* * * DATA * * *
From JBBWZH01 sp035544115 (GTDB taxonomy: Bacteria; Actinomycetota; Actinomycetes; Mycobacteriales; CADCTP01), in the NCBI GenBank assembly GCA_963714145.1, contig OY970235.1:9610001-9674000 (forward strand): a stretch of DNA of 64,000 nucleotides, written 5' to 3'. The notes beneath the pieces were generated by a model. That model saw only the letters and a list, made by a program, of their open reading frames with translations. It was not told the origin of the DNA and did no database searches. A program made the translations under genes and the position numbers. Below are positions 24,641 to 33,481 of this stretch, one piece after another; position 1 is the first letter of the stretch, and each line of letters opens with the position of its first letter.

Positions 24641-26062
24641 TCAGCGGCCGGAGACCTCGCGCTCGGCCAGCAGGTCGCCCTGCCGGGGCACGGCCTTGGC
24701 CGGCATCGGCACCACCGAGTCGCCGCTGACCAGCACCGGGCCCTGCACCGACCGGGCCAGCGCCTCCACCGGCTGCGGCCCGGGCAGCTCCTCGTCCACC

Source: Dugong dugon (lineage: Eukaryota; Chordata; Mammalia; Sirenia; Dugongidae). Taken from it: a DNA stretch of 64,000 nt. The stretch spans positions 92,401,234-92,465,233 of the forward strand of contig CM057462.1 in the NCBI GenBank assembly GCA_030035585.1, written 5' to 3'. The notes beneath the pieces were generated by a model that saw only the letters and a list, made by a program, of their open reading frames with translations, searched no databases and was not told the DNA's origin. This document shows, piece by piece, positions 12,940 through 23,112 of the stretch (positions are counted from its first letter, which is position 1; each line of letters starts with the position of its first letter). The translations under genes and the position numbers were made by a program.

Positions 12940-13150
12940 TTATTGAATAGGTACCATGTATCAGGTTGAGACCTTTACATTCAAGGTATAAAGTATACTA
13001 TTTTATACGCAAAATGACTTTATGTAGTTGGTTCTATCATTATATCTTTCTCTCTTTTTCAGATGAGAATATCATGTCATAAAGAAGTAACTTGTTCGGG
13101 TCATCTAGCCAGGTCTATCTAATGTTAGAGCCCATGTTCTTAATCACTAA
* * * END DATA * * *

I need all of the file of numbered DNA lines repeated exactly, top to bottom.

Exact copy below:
From JBBWZH01 sp035544115 (GTDB taxonomy: Bacteria; Actinomycetota; Actinomycetes; Mycobacteriales; CADCTP01), in the NCBI GenBank assembly GCA_963714145.1, contig OY970235.1:9610001-9674000 (forward strand): a stretch of DNA of 64,000 nucleotides, written 5' to 3'. The notes beneath the pieces were generated by a model. That model saw only the letters and a list, made by a program, of their open reading frames with translations. It was not told the origin of the DNA and did no database searches. A program made the translations under genes and the position numbers. Below are positions 24,641 to 33,481 of this stretch, one piece after another; position 1 is the first letter of the stretch, and each line of letters opens with the position of its first letter.

Positions 24641-26062
24641 TCAGCGGCCGGAGACCTCGCGCTCGGCCAGCAGGTCGCCCTGCCGGGGCACGGCCTTGGC
24701 CGGCATCGGCACCACCGAGTCGCCGCTGACCAGCACCGGGCCCTGCACCGACCGGGCCAGCGCCTCCACCGGCTGCGGCCCGGGCAGCTCCTCGTCCACC

Source: Dugong dugon (lineage: Eukaryota; Chordata; Mammalia; Sirenia; Dugongidae). Taken from it: a DNA stretch of 64,000 nt. The stretch spans positions 92,401,234-92,465,233 of the forward strand of contig CM057462.1 in the NCBI GenBank assembly GCA_030035585.1, written 5' to 3'. The notes beneath the pieces were generated by a model that saw only the letters and a list, made by a program, of their open reading frames with translations, searched no databases and was not told the DNA's origin. This document shows, piece by piece, positions 12,940 through 23,112 of the stretch (positions are counted from its first letter, which is position 1; each line of letters starts with the position of its first letter). The translations under genes and the position numbers were made by a program.

Positions 12940-13150
12940 TTATTGAATAGGTACCATGTATCAGGTTGAGACCTTTACATTCAAGGTATAAAGTATACTA
13001 TTTTATACGCAAAATGACTTTATGTAGTTGGTTCTATCATTATATCTTTCTCTCTTTTTCAGATGAGAATATCATGTCATAAAGAAGTAACTTGTTCGGG
13101 TCATCTAGCCAGGTCTATCTAATGTTAGAGCCCATGTTCTTAATCACTAA